Competition and Confrontation in the East China Sea and the Implications for U.S. Policy

February 12, 2014

A roundtable featuring Bonnie Glaser (CSIS) and Mike Mochizuki (The George Washington University) outlined the motives behind China’s actions in the East China Sea and explored Japan’s point of view, as well as the difficult position of the United States as an ally of Japan. This brief report summarizes the discussion.


February 12, 2014

In late November, China declared an air defense identification zone in the East China Sea and days later announced that the zone would include the disputed island chain known as Diaoyu in China and Senkaku in Japan. This move led to an array of responses from neighboring states, ranging from wary compliance with the rules of the declaration to loud protests. The United States defied the declaration by flying two unarmed B-52 bombers over the zone. [1] This recent escalation is worrisome in the context of the rising tensions between Japan and China over the East China Sea in the last few years. Because each side is framing its claim to the group of islands as a core interest, the dispute could have a significant effect on the stability of the Asia-Pacific and overshadow positive economic development in the region.

The risk of conflict in the East China Sea has been of ongoing concern to U.S. policymakers. On September 27, 2013, the National Bureau of Asian Research (NBR) convened a group of senior policy experts for a roundtable discussion to examine the situation in the East China Sea and the strategic and political dynamics of the region. This discussion was part of a series of events supported by the Japan-U.S. Friendship Commission that aims to provide members of Congress and their staff with policy-relevant analysis on the importance of the relationship between the United States and Japan.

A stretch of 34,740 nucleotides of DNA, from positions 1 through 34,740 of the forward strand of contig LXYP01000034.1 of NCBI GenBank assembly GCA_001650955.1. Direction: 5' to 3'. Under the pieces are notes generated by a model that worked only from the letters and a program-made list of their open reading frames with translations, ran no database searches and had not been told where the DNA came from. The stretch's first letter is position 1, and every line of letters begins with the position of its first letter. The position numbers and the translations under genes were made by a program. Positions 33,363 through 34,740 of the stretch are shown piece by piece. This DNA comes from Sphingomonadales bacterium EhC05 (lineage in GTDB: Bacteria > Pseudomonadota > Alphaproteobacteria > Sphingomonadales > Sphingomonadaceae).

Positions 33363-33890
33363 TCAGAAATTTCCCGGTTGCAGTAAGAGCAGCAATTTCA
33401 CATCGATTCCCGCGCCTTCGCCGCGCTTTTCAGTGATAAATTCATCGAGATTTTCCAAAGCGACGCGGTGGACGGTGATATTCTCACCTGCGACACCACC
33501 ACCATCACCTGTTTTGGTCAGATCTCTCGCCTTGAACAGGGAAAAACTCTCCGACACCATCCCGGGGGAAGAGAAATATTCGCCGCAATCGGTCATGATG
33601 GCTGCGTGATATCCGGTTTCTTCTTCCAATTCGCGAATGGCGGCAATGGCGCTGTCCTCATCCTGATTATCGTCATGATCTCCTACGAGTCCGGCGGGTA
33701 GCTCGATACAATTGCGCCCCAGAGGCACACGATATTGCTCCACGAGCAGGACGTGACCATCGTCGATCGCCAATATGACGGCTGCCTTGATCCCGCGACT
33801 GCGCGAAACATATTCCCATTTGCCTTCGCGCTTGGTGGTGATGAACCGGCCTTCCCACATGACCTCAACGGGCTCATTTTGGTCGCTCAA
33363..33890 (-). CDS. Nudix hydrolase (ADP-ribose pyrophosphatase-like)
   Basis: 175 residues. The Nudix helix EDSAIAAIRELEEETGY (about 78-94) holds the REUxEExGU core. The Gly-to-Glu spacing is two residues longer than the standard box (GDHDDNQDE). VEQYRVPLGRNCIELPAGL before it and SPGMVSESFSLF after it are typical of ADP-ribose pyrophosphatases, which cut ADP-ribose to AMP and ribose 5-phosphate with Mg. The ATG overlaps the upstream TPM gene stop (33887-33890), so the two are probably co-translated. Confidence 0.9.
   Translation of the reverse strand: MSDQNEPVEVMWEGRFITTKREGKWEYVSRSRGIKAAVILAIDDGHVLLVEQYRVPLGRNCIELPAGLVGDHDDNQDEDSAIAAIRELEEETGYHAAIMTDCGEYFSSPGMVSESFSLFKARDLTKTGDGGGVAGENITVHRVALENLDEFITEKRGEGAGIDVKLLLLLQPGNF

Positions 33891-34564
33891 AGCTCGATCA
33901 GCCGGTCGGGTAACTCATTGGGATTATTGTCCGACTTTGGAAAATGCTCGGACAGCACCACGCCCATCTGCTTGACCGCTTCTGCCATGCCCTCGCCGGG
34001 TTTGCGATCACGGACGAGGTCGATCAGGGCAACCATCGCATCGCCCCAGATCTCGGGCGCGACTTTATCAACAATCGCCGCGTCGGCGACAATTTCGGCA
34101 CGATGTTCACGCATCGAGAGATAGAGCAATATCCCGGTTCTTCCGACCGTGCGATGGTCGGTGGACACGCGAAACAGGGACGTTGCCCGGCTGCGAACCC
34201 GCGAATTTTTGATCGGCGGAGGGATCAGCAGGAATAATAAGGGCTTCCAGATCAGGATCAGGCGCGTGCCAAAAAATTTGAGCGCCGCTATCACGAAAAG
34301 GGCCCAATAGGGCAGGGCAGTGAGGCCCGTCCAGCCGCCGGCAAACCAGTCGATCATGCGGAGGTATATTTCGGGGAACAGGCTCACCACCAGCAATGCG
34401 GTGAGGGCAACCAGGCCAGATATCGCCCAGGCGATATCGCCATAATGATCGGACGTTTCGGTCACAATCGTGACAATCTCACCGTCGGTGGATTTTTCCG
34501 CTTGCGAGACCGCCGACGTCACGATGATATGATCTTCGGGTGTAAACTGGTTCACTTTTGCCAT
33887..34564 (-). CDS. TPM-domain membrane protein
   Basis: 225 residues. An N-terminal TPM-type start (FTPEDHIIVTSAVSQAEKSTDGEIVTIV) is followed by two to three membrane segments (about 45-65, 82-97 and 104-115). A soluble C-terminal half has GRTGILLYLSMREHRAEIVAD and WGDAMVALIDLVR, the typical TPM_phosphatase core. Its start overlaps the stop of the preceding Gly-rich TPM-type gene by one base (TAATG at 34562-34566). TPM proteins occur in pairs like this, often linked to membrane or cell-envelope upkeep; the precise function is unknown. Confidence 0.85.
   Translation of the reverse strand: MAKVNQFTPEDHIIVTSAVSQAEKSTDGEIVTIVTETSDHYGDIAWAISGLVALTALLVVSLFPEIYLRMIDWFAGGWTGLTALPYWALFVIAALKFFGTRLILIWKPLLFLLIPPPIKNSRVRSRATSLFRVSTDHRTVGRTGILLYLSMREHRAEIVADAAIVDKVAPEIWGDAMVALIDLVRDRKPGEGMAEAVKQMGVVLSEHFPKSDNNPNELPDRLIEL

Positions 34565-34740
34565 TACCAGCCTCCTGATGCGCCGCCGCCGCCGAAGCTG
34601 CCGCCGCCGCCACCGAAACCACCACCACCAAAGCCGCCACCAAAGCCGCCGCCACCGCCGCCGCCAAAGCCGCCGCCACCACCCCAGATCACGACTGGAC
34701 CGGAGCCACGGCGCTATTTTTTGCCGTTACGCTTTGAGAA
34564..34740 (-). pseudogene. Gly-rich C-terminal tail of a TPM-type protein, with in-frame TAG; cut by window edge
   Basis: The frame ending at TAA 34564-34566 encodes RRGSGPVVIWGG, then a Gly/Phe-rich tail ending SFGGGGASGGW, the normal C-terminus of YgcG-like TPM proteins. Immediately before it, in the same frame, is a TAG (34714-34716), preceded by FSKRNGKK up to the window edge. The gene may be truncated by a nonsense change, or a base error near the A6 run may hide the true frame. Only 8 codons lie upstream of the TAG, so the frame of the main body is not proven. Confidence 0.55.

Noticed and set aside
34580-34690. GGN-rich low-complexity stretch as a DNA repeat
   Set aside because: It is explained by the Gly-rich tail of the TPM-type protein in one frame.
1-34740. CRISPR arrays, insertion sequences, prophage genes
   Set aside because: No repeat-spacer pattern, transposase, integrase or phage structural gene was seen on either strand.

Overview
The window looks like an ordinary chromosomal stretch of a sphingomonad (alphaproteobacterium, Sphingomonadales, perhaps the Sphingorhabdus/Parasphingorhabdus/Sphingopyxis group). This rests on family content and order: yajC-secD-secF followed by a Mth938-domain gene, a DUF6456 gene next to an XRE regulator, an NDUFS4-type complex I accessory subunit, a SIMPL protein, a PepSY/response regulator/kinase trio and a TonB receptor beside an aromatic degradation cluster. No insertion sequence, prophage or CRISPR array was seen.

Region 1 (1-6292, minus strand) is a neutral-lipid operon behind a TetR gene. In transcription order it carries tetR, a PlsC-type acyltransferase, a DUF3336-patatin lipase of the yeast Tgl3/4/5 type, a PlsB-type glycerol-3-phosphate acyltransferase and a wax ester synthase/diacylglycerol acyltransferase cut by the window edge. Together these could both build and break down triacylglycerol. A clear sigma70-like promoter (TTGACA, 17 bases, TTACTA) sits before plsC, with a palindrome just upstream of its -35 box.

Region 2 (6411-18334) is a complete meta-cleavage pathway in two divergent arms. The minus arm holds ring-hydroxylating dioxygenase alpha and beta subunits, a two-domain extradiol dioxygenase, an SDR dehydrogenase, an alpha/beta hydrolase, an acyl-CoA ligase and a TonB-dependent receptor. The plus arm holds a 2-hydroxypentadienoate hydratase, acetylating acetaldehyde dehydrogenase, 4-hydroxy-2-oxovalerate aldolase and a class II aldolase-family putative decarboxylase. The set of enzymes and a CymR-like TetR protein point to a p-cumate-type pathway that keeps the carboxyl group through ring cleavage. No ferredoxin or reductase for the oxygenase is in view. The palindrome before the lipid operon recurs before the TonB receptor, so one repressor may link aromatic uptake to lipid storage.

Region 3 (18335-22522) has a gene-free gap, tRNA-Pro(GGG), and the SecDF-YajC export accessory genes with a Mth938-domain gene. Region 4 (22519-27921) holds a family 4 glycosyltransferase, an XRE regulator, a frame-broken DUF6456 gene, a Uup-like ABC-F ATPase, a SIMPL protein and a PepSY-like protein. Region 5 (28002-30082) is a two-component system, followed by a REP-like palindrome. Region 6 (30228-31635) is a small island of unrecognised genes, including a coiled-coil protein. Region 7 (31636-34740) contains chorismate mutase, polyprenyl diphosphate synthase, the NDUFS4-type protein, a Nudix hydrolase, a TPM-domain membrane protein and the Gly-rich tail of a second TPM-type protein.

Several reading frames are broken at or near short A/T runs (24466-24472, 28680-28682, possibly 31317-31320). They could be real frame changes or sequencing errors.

The briefing featured presentations by experts Bonnie Glaser, a senior adviser for Asia in the Freeman Chair in China Studies at the Center for Strategic and International Studies, and Mike Mochizuki, the Japan-U.S. Relations Chair in Memory of Gaston Sigur at George Washington University’s Elliott School of International Affairs. Glaser outlined the motives behind China’s actions in the East China Sea and expressed skepticism about the possibility of compromise. Mochizuki explored Japan’s point of view in the dispute and discussed the difficult position of the United States as an ally of Japan. Both experts cited the importance of domestic politics as an element driving China’s and Japan’s actions and provided advice for how Washington can best navigate the potential diplomatic challenges of ongoing contention in the East China Sea. They also discussed the short- and long-term implications of the dispute for Asia’s overall stability.